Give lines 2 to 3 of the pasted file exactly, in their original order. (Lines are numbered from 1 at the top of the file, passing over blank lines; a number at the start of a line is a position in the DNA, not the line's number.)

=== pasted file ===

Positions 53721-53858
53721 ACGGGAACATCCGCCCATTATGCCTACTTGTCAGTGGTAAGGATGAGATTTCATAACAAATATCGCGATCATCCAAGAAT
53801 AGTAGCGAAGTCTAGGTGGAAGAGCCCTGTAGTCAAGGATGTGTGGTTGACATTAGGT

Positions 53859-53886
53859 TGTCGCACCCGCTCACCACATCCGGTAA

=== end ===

53721 ACGGGAACATCCGCCCATTATGCCTACTTGTCAGTGGTAAGGATGAGATTTCATAACAAATATCGCGATCATCCAAGAAT
53801 AGTAGCGAAGTCTAGGTGGAAGAGCCCTGTAGTCAAGGATGTGTGGTTGACATTAGGT